Jill Biden finally said what many of us have been thinking about her husband, 2020 presidential “frontrunner” Joe Biden: other candidates are simply “better … than Joe is.”
At a campaign event in New Hampshire, Jill gave the opposite of a ringing endorsement for Joe, whose candidacy has been plagued by gaffes big and small, but who continues to remain ahead in the polls. She said, bleakly, about her own spouse, “Your candidate might be better on, I don’t know, health care, than Joe is, but you’ve got to look at who’s going to win this election … And maybe you have to swallow a little bit and say, ‘Okay, I personally like so and so better,’ but your bottom line has to be that we have to beat Trump.”
She also invoked that spectral qualifier that has haunted us since 2016: “electability.” “But I want you to think about your candidate,” Biden said, “his or her electability, and who’s going to win this race.” The sentiment is echoed in a campaign add that is currently airing in Iowa: “We have to beat Donald Trump, and all the polls agree Joe Biden is the strongest Democrat to do the job,” says a voice-over narrator. “No one is more qualified.”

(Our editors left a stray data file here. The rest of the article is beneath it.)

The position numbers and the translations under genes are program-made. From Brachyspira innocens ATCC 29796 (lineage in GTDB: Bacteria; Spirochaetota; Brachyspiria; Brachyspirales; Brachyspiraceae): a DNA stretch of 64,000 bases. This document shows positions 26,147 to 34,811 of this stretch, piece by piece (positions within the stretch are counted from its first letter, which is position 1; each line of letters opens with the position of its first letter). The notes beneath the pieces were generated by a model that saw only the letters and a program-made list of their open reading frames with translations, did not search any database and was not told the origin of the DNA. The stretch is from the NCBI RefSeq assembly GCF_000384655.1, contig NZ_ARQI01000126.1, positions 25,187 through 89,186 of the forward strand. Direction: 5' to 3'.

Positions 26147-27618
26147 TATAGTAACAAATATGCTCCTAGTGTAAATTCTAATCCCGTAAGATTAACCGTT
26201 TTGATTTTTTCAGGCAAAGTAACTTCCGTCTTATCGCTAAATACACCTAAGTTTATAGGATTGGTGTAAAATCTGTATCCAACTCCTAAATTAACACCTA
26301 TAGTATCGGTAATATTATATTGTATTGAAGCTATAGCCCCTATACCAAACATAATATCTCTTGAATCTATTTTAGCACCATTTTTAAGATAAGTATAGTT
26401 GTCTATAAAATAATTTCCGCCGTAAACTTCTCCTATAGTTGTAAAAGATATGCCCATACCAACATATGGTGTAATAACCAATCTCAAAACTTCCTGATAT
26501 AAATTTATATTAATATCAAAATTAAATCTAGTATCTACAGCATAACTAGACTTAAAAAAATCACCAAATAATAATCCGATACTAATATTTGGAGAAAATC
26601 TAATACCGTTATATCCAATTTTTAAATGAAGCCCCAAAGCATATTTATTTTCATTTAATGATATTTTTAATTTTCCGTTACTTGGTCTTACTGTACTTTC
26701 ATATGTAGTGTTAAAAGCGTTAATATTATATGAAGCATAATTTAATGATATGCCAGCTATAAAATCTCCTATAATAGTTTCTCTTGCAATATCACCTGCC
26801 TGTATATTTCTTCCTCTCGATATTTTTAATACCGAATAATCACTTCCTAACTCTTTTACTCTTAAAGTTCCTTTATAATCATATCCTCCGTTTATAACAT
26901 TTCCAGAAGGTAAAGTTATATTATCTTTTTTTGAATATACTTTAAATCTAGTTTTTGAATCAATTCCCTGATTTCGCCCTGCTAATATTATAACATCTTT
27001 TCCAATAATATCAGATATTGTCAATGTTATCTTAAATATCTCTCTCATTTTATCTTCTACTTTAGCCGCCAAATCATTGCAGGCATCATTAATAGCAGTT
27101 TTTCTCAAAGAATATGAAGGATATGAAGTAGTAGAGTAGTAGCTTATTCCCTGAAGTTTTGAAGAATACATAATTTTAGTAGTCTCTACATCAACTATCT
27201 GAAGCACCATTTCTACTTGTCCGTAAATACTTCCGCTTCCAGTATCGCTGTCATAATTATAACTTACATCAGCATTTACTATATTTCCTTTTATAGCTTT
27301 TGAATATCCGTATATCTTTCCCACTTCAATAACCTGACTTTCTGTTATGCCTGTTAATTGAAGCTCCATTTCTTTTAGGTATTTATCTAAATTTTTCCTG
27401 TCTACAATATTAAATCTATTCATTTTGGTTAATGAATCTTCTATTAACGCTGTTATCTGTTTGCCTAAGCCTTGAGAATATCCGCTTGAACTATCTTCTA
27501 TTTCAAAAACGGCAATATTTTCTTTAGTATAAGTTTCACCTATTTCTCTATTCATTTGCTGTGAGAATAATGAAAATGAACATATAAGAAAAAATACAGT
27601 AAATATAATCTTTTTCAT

But that’s not true. A recent Survey USAPoll that measured candidates in head-to-head matches found Bernie Sanders beating Trump by a margin of 8 percent. And Elizabeth Warren is gaining on both Sanders and Biden, coming second in a recent Fox News poll.
What Jill Biden dismisses as, “I don’t know, health care,” gets at the fundamental discrepancy between what millions of progressives want to see in their leadership, and what a career politician like Joe Biden has been offering. Biden is quick to remind us he was VP to America’s first black president, that he marched with civil rights leaders (he didn’t), and to generally pay lip service to the values of diversity, inclusion, and equality. But on policy he continually fails to deliver: regarding “I don’t know, health care,” he has compared Medicare for All to Republicans attempts to gut the ACA; he won’t consider ending the filibuster; he has done little to distance himself from his past as a legislative ally of banks and credit card companies; and to disavow his work with segregationists. His idea of change, like his polling numbers, seems to be to mostly stay the same.
So I put it to Jill Biden: “Electable” to whom? Who is doing the “swallowing” of their convictions and who is getting to freely voice theirs? There’s an undeniable queasiness in hearing Jill Biden tell us to essentially stand by her man — and to use the cudgel of another man, Donald Trump, to make us afraid. She’s laying out plainly, uncritically, the maddeningly unfair gender dynamics of presidential politics, in which women candidates have to fight to even make it inside the realm of “electable” possibility. The same goes for candidates of color, who have to struggle to convince mainstream pundits and gatekeepers that they can win over a majority. White company men like Biden, who have long benefited from the patriarchy, without really doing anything to deserve our support, get a pass. As Tammy Wynette once sang, “You’ll have bad times, and he’ll have good times, doin’ things that you don’t understand.”